Qualified Charitable Distributions

Sean McCullough |

Qualified Charitable Distributions

If you are planning on making charitable contributions it may be beneficial to use your IRA as the source of funds. If the charity qualifies and you have attained age 70 1/2, you may distribute up to $100,000 per year from your IRA to the charity and the distribution is not treated as taxable income. The increase in the standard deduction has decreased the number of people who itemize on their tax returns. This is a way to recapture that deduction.

per IRS 590-B

Qualified charitable distributions (QCDs). 

A QCD is generally a nontaxable distribution made directly by the trustee of your IRA (other than a SEP or SIMPLE IRA) to an organization eligible to receive tax-deductible contributions. You must be at least age 70½ when the distribution was made. Also, you must have the same type of acknowledgment of your contribution that you would need to claim a deduction for a charitable contribution. See Substantiation Requirements in Pub. 526.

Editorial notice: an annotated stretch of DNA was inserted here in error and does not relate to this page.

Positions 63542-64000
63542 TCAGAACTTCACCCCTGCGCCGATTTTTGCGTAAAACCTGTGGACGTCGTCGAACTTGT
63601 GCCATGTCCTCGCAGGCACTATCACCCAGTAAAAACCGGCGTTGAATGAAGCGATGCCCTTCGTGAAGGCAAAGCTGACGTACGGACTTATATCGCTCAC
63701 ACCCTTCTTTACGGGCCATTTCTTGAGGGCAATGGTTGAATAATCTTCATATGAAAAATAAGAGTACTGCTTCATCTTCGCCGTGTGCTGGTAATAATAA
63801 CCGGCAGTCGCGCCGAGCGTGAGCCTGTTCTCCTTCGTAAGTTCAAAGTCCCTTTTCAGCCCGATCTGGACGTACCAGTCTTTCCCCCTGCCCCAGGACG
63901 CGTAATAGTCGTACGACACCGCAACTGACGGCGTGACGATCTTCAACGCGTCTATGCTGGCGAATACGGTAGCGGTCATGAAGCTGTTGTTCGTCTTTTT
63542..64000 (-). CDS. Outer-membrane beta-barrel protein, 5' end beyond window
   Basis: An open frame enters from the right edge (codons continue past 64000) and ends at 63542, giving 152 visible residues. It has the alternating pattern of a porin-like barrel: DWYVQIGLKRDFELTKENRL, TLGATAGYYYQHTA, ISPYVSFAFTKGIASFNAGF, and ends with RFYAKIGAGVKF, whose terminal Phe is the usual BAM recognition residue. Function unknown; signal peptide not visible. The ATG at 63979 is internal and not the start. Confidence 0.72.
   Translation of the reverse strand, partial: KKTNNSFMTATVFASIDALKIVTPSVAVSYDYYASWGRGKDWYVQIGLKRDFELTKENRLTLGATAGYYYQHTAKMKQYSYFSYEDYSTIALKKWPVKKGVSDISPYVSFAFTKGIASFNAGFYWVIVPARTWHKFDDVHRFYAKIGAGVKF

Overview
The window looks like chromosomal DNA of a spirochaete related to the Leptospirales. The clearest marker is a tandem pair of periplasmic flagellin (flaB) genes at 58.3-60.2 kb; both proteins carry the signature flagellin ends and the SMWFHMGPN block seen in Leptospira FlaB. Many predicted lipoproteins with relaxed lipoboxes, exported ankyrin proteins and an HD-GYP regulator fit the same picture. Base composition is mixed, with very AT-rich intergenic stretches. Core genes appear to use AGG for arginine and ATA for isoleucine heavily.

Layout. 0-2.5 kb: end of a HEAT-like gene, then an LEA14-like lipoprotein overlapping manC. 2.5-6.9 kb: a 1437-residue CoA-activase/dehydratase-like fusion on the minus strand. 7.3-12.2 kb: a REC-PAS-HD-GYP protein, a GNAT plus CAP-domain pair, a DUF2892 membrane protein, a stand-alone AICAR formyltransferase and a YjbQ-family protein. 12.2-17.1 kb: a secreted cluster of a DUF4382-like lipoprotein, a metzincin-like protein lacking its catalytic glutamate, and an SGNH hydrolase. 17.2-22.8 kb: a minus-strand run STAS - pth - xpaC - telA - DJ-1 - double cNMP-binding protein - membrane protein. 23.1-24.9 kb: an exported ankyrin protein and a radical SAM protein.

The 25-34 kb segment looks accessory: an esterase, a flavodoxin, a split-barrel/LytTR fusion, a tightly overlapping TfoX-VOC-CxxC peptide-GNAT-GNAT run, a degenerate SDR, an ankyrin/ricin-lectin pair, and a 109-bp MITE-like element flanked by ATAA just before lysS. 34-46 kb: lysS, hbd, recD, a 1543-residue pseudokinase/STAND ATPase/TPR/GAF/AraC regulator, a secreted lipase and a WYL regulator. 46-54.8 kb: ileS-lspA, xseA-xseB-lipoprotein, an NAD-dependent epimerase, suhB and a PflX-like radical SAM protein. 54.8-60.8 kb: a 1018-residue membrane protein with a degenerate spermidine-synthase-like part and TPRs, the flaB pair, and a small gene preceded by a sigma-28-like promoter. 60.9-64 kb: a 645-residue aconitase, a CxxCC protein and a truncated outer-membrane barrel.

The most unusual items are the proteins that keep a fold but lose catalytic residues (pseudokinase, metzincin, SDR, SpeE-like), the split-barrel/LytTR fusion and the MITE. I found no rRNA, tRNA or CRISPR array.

The maximum annual exclusion for QCDs is $100,000. Any QCD in excess of the $100,000 exclusion limit is included in income as any other distribution. If you file a joint return, your spouse can also have a QCD and exclude up to $100,000. The amount of the QCD is limited to the amount of the distribution that would otherwise be included in income. If your IRA includes nondeductible contributions, the distribution is first considered to be paid out of otherwise taxable income.

For further information please contact us at 610.268.6805 or info@atlaswealthpartners.com.